Salim Dhanani, Chief Executive Officer and Co-Founder of BigPay recognises that access to financial services in Southeast Asia is uneven with higher value products such as loans or wealth management remain typically enabled only for the richest segments of the population.
And he is committed to change that through BigPay.
Launched in 2018, BigPay has since become one of the largest e-money players in the country, Claiming to be one of the first “challenger bank” players, the platform now plans to expand their offering not only for individuals but also to new segments such as businesses. “It started with a debit account, but the ultimate goal is to offer more services and give everyone equal access.”
“There’s a rising number of “digitally native” people who use their smartphones every day for all kinds of services. Thanks to technology and data, we can do two fundamental things.
“First, we operate at a lower cost margin. Second, we use our data to better understand the risk profiles of customers in a way that traditional financial institutions have not been able to,” Dhanani says.
This combination enables BigPay to deploy digital products to segments of the population that banks do not serve and Dhanani is plans to do it in a sustainable way.
“We give customers alternatives to traditional financial services. We believe we have competitive advantages in terms of deployment speed, product construct and risk management by implementing a wide range of technologies across the business,” he says.
The Challenger Bank Model
“At the core of the challenger bank model is lower costs, more transparency and better technology. We are using next-gen tech stacks that enables us to do two things, deploying products faster and assessing risks better.
“Digital banking is about improving unit economics in order to serve more people while keeping the business sustainable. We’ve done this via a digital-first approach that lets us engage directly with our customers and all they need is their phone,” he says.
With no overheads of traditional financial institutions, the platform passes these savings onto their customers. Having said that, BigPay is adopting the idea of traditional bank branches in some ways and has partnered with 7-Eleven to allow cash deposits across the country.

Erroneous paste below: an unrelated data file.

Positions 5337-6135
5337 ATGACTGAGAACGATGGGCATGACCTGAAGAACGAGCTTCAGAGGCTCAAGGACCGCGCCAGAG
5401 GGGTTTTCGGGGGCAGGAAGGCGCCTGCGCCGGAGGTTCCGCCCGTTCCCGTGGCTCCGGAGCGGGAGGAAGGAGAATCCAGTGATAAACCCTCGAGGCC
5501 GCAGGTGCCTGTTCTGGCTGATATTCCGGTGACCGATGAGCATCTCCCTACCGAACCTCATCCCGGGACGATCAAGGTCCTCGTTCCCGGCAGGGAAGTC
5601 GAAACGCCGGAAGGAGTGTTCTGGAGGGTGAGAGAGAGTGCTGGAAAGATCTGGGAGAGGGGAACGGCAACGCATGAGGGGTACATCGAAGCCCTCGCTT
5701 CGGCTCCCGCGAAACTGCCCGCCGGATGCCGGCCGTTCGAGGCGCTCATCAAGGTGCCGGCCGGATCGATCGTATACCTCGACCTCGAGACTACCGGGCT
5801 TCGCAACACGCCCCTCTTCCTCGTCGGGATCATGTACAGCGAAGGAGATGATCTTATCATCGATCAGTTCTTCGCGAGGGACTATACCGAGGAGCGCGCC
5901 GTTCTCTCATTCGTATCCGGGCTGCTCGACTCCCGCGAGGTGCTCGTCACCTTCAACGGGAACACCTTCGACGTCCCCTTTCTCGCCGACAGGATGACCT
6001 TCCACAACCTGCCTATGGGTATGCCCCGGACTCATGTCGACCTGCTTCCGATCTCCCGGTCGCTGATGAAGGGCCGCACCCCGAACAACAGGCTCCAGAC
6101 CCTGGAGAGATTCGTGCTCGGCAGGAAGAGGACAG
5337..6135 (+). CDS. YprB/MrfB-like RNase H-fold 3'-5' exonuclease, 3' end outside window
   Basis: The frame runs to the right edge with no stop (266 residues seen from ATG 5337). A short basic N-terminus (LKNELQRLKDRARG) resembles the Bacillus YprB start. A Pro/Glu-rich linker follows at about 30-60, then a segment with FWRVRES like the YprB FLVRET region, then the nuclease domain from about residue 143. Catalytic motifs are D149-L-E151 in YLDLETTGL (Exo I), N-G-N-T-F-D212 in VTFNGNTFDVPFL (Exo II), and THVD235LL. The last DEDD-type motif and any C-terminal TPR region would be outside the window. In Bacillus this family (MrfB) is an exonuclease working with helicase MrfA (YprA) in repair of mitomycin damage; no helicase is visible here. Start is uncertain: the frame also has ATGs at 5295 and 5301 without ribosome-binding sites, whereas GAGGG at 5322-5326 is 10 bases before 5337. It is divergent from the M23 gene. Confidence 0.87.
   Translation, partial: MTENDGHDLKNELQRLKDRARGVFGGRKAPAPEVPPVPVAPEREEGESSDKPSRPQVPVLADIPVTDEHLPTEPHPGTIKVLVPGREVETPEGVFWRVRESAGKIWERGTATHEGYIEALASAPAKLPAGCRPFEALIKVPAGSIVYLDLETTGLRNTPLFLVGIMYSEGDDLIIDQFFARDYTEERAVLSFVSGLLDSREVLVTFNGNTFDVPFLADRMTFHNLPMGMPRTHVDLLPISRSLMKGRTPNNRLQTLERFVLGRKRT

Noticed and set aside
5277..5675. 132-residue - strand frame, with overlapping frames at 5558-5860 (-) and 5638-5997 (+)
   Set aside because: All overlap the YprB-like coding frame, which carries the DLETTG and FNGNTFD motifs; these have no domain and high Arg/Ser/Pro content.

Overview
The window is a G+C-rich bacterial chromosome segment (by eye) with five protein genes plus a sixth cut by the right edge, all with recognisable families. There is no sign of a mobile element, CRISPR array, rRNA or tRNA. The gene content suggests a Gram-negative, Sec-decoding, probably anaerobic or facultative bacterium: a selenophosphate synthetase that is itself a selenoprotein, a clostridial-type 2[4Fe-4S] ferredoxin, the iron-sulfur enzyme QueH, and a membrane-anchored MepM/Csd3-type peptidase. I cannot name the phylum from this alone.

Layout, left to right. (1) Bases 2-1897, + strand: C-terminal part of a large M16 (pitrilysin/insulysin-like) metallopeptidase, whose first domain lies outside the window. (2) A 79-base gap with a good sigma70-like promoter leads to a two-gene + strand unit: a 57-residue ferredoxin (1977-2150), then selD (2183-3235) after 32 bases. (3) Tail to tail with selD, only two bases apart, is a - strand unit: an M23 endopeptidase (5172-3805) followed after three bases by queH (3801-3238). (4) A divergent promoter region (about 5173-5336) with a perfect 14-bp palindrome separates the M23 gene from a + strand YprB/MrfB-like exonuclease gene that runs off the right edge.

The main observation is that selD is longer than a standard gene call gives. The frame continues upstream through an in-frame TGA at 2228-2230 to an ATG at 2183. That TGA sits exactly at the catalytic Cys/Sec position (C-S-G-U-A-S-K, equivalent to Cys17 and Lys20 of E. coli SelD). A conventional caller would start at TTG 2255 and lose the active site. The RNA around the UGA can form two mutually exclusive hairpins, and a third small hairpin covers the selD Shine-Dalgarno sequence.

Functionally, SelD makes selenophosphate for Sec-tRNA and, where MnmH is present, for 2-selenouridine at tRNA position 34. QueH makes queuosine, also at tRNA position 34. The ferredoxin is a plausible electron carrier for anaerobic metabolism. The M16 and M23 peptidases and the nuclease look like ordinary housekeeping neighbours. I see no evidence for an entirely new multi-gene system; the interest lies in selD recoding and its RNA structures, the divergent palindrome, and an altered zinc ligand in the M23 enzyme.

Accessibility for their customers does not just end there, the introduction of the BigPay card along with features allowing for international transfers and bill payments, the platform is enabling payments almost everywhere.
Dhanani and his team are now actively working on bringing personal loans and investments onto the platform for their users. The insurance feature will soon be available.
“Personal loans and digital investing are two exciting areas where we can help our customers be more aware of the importance of savings and overall financial health. For the longest time, the barriers to entry were high, with lots of paperwork, high minimum investment amounts as well as sales charges and management fees. This is changing.”
The New Normal
The pandemic has created an uncertainty that is not conducive to spending. While it has not entirely gone away, the new normal it ushered in is highly digital especially in financial services. Dhanani is optimistic this is an environment BigPay is able to thrive in.
He says the pandemic has also accelerated their drive to deploy more digital financial products and it will prove key to driving economic growth in a post-pandemic world.
“We want to create substitutes for products that people get from traditional financial services institutions, but in a more efficient and effective way,” he says.
Regulators along with regional policies have helped the ecosystem to flourish. “It is changing in a way that enables companies like BigPay to responsibly roll out innovative solutions to consumers. What it comes down to is, again, striking a balance between managing risk while allowing fintechs to rapidly deploy innovative products in an increasingly evolving market,” Dhanani tells BusinessToday.
Accommodating Behavioral Changes
With a lot of people turning to online spending for everyday needs, payment platforms across the ecosystem started experiencing surges in a wide variety of usages. BigPay is one of these platforms.
Dhanani believes in his case it was because acceptable everywhere helped, along with the automated expense tracker really appealed to users given the uncertainty and wanting to keep a closer tab on spending.
BigPay is expecting this behavioural change to continue, even in the post-Covid normal. The platform also saw an exponential increase in their international transfer product adoption due to global travel restrictions in place.
The platform also saw a large number of new customers turning to BigPay to send money home, an entirely digital signup means the whole transfer process is done from anywhere and removes the need to visit physical branches.
“Having said that, we anticipate travel will come back in a big way and with BigPay being fee-free, it’s another reason to use BigPay as the main financial product,” he says.
Dhanani is also aware of the increasing number e-wallet players with unique products built around different use cases. “One thing about BigPay is that we’re not discount led. While we understand the powerful appeal of an instant reward, we have built a base of users who see the value of our product and keep it “top of wallet”.
“We want to give people access to fairer, cheaper, more efficient and more transparent financial services that will positively impact their financial health in the long run, This is what really sets us apart.”